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Forgiving has never been easy for me. Being a Sagittarian (which is a fire sign) on one hand and the venomous Snake (my Chinese sign) on another, I would always place honour above forgiveness.

Recently, a friend mentioned that his prime learning from our two great epics –Ramayana and Mahabharata – is that one should stand up against dis-honor. Both the epics almost came across as scriptures professing honor (and by extension vengeance) instead of professing love. I was quick to resonate.

While a self-honoring disposition always led me towards aggression (righteous or otherwise), what redeemed me was my understanding of how energy moves and how energy gets stuck in the human energy system. My personal history made it clear to me that every time I harbored hatred towards my button-pushers I became a more miserable being.

However it is one thing to understand the importance of forgiveness cerebrally and another to go beyond the negative (retribution-seeking) sentiments that have hijacked our entire being. So I didn’t espouse forgiveness until I fully appreciated the nuances of holding on to honour.

I realized that not forgiving is like keeping the dead alive. Because the past is essentially past. Imagine the amount of fuel it takes to keep the dead alive. At the level of your biology, you quickly exhaust the daily supply of energies from the universe and are left with little to attend to the present moment. This happened to me. I was during a certain phase of life, so chock-full of resentment towards my own parents and my monotonous existence, that I could hardly muster up the courage to come out of bed. I would blame it on superficial reasons like having lost the will, but the fact remains that there was more to the story. My will couldn’t carry the weight of my resentments.

Carolyn Miss says that given the current pace of life, you can’t afford to spend more than 15 out of 100 units of energy in managing your past. I agree. I guess I reversed the ratio. I was left with 15 percent of energy to manage my present, my early twenties when I perhaps needed my enthusiasm the most.

And well all these resentments lived under the garb of honour and that makes the case for honour is tricky. Ego masks itself as honour – honour which gives us a false sense of dignity. Dignity, honour, self-respect could be fancy words, busy making a hidden case for resentment.

Honour is a third chakra trait and love belongs to the fourth chakra. After a lot of heart-burn, I told myself that I could do well for myself by forgiving and one-upping to the fourth chakra. I gradually realized that without dis-acknowledging my resentment, I had to learn to keep loving, if I can help it. I could. Not that I became lovey-dovey with my parents, but I continued doing acts of kindness and maintaining harmony. And also continued seeing things in context, seeing their deep concern for me in their boundary violations and being in gratitude for their concern.

Another aspect that nudged me forward is the concept of self-responsibility (karma). If I am the source of everything that happens to me then where is the question of holding somebody responsible? He who appears to be the culprit is actually a friend helping me feel my suppressed emotions and learn some valuable lessons in life. I realized that to think otherwise is delusion, no matter how much my vindictive self compels me to. I guess this one was the real game-changer for me – to be able to hold on to essential metaphysical truths from higher chakras rather than tribal instincts from my lower chakras. Today, while I am yet to fully sublimate my resentment towards my parents, I am in deep gratitude towards them for having gone through shit, to help me transmute my emotions.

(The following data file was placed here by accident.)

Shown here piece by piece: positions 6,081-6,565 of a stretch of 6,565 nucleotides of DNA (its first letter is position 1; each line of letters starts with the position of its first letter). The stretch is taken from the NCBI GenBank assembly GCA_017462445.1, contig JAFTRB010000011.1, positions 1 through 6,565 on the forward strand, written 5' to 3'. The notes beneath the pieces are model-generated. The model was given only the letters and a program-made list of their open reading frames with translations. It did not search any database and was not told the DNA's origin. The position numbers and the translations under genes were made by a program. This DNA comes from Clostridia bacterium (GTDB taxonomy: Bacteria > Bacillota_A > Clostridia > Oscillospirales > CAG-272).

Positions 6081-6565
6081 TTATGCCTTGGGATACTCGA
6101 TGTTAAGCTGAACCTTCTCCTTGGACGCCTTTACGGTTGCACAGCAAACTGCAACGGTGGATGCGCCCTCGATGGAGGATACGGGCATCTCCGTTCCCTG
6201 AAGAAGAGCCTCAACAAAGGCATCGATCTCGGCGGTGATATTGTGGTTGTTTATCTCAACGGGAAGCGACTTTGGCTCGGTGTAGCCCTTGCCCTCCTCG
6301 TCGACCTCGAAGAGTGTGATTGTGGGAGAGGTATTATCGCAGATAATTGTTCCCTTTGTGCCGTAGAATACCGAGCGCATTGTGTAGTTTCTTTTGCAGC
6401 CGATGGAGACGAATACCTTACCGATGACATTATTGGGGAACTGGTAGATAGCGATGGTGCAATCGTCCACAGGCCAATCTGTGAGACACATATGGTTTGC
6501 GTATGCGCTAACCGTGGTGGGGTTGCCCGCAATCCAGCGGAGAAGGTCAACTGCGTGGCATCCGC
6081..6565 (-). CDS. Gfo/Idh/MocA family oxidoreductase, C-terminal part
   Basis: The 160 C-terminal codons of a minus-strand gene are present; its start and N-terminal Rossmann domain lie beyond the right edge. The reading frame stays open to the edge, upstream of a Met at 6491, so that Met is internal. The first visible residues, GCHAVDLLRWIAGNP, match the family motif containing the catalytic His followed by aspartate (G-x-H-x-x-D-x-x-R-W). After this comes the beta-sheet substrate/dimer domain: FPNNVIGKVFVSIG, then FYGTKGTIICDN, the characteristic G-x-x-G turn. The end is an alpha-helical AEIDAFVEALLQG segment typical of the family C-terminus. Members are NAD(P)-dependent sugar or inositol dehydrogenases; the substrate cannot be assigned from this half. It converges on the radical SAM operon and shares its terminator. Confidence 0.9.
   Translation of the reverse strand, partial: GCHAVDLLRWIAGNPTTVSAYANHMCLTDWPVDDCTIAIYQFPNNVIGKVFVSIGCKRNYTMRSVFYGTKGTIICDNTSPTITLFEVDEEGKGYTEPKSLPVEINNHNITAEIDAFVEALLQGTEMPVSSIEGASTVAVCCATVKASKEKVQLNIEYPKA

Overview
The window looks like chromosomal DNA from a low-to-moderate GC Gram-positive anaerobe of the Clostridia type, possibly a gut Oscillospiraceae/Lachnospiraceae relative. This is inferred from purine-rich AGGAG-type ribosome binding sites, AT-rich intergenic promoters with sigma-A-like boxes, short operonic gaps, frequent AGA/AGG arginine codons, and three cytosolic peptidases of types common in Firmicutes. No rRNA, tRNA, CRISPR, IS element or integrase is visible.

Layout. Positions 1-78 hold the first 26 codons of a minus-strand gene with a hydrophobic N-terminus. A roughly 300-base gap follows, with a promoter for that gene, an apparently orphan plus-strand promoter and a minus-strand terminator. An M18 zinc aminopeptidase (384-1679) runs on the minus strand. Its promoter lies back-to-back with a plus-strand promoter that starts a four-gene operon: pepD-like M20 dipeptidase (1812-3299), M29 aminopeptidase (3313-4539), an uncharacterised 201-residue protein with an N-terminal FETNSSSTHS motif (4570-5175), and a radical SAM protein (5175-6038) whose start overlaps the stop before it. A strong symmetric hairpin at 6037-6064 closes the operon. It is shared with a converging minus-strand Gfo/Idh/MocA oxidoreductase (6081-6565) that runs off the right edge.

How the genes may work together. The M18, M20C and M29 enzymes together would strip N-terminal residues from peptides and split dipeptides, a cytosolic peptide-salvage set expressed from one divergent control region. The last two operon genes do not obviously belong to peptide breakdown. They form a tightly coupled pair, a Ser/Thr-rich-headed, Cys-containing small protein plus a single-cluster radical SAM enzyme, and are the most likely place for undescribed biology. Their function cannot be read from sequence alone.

So far so good. But now, some caveats. Forgiveness doesn’t mean you condone somebody’s misdeeds and let them recreate the issue. It simply means that you drop the energy of bitterness that’s polluting your inner world. You may communicate with the person or keep safe distance. But it doesn’t have to naturally equate with being a door-mat who gives the other person a clean chit to trample upon him or her once again.

Another important caveat: With bigger issues, one should not rush into forgiving. It doesn’t work that way. One can take one’s own sweet time to consciously move through the whole slew of emotions that bigger tragedies tend to beget.  That way one gradually moves to a space where not much negativity is left. Done too fast, forgiveness can simply become a strategy to ward off the negative feelings that the tragedy gives rise to. Clutter gathers under the rug and manifests as a health or relationship challenge sometime later. John Welwood aptly refers to this phenomenon as ‘premature forgiveness’ borne from ‘spiritual bypassing’.

Expressing your emotions to the perceived culprit with child-like innocence can help too. It make things messier to begin with but can eventually lead to automatic forgiveness, if both parties stick to the messy conversation (with enough receptivity) for as long as it takes. Dr.Brad Blanton – the originator of Radical Honesty – shares that telling the truth about your emotions to the other person, is the quickest and most organic approach to becoming free of the trouble-some bitterness.

You could forgive the other person using a silent prayer from the comfort of your room, or you could do it inter-personally through verbalization of your feelings. But forgive you must. Either at the drop of a hat or while honouring your feelings step-by-step. After all, festering takes one nowhere. Worse, it just takes one to a place where one will find more and more occasions for festering.

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